While you were sleeping Lockhart, US retail sales
Wall Street advanced as comments by a US Federal Reserve official suggested not all policy makers believe September should mark the start of easing the central bank's bond-buying program.
Atlanta Fed President Dennis Lockhart said the US economy has had an "uneven performance" and that he "would argue that recent data do not present a clear picture" about the potential timing to start tapering.
"In my mind, the first adjustments to asset purchases, when they occur, should be the beginning of a process with steps that will be determined as later information arrives and certainty about the direction of the economy accumulates," Lockhart said in a speech in Atlanta. "As I see it, a decision to proceed-whether it is in September, October, or December-ought to be thought of as a cautious first step."
Last week, three other Fed officials recommended next month might already see a cutback in the pace of bond purchases.
Indeed, the latest economic data reflected Lockhart's thinking.
US retail sales rose 0.2 percent in July, increasing for a fourth straight month, but slower than the 0.6 percent increase in June, according to Commerce Department data.
"Although retail sales weren't disappointing, the overall economic numbers still haven't proven themselves period over period for the Fed to act faster," Stephen Carl, head of US Equity Trading at the Williams Capital Group in New York, told Reuters.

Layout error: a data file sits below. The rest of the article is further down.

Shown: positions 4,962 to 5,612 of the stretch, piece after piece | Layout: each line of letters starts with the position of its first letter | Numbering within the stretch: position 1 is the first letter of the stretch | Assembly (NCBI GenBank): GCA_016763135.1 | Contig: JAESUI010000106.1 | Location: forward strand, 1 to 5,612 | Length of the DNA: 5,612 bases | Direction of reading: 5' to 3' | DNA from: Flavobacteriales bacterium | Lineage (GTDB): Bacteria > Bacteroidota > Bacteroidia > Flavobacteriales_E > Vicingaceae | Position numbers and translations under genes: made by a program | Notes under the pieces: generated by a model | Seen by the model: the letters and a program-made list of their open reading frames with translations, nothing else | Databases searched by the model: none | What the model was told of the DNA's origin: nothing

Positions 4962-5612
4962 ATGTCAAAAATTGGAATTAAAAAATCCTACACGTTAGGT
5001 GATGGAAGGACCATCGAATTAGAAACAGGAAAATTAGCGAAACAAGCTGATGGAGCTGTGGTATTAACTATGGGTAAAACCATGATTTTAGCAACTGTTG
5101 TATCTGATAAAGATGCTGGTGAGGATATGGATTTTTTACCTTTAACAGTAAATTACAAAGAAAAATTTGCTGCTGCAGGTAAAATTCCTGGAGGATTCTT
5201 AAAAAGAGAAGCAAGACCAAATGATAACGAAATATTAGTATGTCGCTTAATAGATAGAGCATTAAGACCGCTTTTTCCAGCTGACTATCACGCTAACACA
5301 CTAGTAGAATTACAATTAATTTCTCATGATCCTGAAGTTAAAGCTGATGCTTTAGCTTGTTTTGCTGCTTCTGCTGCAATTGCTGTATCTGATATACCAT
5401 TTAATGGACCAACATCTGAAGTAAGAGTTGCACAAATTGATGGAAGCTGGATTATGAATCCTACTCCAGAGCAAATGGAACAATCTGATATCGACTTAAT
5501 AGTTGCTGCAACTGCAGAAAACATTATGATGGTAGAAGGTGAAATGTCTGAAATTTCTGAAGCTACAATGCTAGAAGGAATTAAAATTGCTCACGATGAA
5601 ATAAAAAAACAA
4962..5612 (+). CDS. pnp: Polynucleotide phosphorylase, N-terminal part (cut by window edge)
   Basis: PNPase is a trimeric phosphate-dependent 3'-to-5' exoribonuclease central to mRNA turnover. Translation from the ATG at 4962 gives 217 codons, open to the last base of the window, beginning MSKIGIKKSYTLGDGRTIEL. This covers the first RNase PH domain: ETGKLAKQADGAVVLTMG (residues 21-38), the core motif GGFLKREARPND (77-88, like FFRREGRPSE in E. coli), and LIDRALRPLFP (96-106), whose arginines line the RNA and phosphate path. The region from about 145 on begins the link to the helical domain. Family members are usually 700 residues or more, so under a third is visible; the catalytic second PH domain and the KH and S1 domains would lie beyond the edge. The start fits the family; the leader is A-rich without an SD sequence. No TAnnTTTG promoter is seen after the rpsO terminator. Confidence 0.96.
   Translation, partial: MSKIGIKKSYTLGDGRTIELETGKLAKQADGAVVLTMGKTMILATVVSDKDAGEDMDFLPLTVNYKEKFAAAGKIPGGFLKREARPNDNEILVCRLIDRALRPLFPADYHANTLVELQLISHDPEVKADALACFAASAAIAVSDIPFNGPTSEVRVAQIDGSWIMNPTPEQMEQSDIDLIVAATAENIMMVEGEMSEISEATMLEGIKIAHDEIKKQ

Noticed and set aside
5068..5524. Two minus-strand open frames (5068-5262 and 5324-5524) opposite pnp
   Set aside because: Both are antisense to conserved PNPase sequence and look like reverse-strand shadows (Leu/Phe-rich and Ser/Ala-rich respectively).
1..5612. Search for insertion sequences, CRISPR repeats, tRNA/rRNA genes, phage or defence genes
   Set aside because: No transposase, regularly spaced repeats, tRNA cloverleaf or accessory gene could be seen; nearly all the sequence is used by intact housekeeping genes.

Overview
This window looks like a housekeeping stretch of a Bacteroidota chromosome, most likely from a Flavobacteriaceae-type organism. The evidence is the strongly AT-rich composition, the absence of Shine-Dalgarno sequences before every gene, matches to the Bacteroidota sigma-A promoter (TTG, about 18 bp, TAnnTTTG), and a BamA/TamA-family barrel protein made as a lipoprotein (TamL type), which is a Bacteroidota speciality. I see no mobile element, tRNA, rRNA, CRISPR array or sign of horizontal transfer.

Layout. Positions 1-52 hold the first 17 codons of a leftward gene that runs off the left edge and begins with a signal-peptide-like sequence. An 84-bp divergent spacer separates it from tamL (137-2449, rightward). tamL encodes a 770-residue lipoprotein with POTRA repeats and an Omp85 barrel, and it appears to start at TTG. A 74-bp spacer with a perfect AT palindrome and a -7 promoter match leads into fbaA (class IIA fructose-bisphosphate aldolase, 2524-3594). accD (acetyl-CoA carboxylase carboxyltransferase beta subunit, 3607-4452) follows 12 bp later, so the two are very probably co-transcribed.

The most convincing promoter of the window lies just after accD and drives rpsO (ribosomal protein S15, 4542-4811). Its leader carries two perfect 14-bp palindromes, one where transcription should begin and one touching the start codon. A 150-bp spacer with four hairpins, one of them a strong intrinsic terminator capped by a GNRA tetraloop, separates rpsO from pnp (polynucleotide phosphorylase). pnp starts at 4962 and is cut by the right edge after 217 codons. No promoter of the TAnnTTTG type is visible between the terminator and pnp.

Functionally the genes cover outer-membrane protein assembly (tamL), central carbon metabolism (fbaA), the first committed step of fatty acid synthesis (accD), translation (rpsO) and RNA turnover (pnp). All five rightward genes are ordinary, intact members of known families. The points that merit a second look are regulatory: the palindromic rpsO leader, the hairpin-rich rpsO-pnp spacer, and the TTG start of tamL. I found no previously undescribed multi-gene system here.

In late afternoon trading in New York, the Dow Jones Industrial Average rose 0.27 percent, the Standard & Poor's 500 Index gained 0.35 percent, while the Nasdaq Composite Index added 0.41 percent.
Shares of Apple rose, last up 3.8 percent, after Carl Icahn said in a Tweet that he has a "large position" in the company, adding "we believe the company to be extremely undervalued."
Shares of US Airways plunged, last down 12.1 percent, after the US Justice Department filed an antitrust lawsuit to block its merger with American Airlines parent AMR Corp, saying it would decrease competition and lift prices for consumers.
In Europe, the Stoxx 600 Index increased 0.6 percent. France's CAC 40 lifted 0.5 percent, the UK's FTSE 100 Index advanced 0.6 percent, and Germany's DAX climbed 0.7 percent.
The latest data on investor confidence in Germany, Europe's largest economy, were better than expected. The ZEW Center for European Economic Research said its index of investor and analyst expectations climbed to 42 in August, up from 36.3 in July.
The German data bolsters optimism for tomorrow's release of euro-zone GDP data.